Poor Performance in the Workplace
Poor performance or underperformance in the workplace can lead to damaging and unproductive outcomes that can affect an entire organisation, such as loss of clients, poor corporate reputation, reduction in productivity, impact to profitability and resignation of high performers. Therefore, it is important for organisations to address poor performance as soon as it arises.
What is poor performance?
Poor performance can manifest itself in different ways, some examples of which
• low productivity;
• work that fails to meet quality standard;
• inability to meet realistic deadlines;
• poor self-management;
• short cuts/work arounds;
• poor attention to detail;
• not following company procedures;
• poor attitude;
• absenteeism; and
• regular lateness.
There are a number of factors both inside and outside of an organisation that may impact an employee’s performance. Factors inside an organisation can include lack of role clarity, poor communication on expected work standards, poor supervision, unreasonable expectations, insufficient training and lack of appropriate resources. External factors contributing to an employee’s poor performance could include physical and mental health issues, family issues, financial issues, and carer responsibilities. There are many more factors that could affect an employee’s performance and it is important for employers to consider these factors when dealing with poor performance to effectively address the issue.
Dealing with Poor Performance:
Poor performance should be addressed straight away. It is important for employers to choose the right level of action when dealing with underperformance. The three recognised levels of action for poor performance include the casual comment, performance counselling and formal discipline. Further details regarding these action levels are provided within the following.
1. Casual Comment
Minor performance concerns can be addressed through the casual comment approach. For example, if an employee has suddenly started to regularly arrive to work late, the first step would be to tell them that you have noticed they have been regularly late and to ask whether everything is ok. The casual comment should be done in private and remain confidential. The casual comment approach can help managers understand what the issue is and what they can do to support their employee. Even though they are casual, these comments should still be recorded.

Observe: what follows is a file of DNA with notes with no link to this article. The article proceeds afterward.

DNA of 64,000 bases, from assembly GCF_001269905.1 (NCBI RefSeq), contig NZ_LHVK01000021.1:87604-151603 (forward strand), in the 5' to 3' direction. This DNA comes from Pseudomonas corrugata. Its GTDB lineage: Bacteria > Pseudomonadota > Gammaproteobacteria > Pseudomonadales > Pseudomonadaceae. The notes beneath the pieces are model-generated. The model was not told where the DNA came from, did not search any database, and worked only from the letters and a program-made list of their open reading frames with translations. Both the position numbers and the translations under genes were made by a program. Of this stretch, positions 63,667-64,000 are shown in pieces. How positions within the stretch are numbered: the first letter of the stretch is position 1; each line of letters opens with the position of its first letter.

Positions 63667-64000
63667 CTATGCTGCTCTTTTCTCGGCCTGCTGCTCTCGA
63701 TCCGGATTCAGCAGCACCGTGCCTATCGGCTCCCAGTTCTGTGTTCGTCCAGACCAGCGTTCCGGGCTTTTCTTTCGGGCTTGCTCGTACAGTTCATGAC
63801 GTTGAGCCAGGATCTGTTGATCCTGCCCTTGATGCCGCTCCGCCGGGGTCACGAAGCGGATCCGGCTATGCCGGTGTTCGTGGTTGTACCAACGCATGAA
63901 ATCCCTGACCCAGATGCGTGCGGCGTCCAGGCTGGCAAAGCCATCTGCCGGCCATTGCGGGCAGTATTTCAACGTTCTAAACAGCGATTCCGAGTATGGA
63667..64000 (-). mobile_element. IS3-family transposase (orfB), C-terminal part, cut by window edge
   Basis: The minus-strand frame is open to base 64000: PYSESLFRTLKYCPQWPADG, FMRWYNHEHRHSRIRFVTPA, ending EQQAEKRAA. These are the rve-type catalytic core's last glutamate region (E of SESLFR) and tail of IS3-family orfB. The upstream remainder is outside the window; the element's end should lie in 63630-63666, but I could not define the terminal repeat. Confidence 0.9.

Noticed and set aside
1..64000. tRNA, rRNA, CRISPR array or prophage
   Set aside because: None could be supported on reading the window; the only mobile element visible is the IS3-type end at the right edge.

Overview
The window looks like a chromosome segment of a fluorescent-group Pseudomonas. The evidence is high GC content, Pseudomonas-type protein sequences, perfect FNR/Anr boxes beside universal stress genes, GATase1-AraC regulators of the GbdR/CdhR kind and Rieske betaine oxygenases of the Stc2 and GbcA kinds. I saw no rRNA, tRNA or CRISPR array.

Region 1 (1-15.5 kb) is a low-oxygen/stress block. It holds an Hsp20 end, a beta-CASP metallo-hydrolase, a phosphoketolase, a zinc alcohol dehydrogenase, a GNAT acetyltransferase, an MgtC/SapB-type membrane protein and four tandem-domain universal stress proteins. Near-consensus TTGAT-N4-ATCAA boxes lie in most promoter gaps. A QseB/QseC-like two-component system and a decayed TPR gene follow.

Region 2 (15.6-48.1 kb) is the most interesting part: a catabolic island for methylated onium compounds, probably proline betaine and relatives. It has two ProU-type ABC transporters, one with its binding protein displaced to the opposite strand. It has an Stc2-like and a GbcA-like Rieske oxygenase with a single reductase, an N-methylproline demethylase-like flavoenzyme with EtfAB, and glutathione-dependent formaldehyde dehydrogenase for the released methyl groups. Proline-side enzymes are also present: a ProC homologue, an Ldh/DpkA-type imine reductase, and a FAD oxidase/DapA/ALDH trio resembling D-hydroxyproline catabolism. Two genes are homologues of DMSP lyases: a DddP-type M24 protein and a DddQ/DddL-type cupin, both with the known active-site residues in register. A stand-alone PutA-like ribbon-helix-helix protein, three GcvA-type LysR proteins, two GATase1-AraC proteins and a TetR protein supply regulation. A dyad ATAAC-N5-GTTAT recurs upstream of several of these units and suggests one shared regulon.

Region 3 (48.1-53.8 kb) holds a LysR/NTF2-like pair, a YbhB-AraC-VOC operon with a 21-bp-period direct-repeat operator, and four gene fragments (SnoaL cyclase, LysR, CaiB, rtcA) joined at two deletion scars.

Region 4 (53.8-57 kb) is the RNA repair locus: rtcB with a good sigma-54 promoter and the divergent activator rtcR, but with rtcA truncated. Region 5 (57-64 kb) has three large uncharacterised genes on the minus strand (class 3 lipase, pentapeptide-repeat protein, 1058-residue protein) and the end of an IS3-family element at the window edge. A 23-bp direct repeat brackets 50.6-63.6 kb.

2. Performance Counselling
Underperformance can also be addressed through the performance counselling approach. Performance counselling is a collaborative one-on-one process whereby the manager and employee try to solve a performance problem together. This may be an appropriate course of action where the performance matter is still in the preliminary stages and the casual comment has failed to make an impact. Before meeting with the employee, it is important that employers adequately prepare. Employers must be clear on the ‘gap’ between the current performance and the required performance and should have have specific examples of underperformance. Company policies and procedures and even the employees job description can also be
an effective tool in setting ‘benchmark’ performance. When meeting with the employee about their performance, employers should to try to
gain agreement with the employee that there is a performance issue. This can be done by providing direct and specific examples of underperformance. Employers should also explain the impact of the employee’s poor performance so they employee understands why there is a need for change. Once a performance issue has been established, the employer and employee should explore and agree on what is causing the problem. This could be as simple as the employee being unclear of expectations in the role, or not understanding the importance of a task. Once causal factors have been determined, the employer and employee should try to solve the performance problem. It is important that both the employer and employee both generate ideas during this stage. An action plan should be put in place and this plan should be reviewed after an adequate period of time. It is important that the performance counselling process is appropriately documented and followed up with written communication to the employee.
3. Formal Discipline Meeting
If the casual comment and performance counselling fail to solve the performance problem, the next step is a formal discipline meeting. Prior to the meeting, specific procedural or administrative requirements should be considered. The employer should also prepare for the meeting collating documents that may be relevant (e.g. company policies and procedures and/or the employee’s job description). The employee should be notified of the meeting and given the opportunity to bring a support person with them.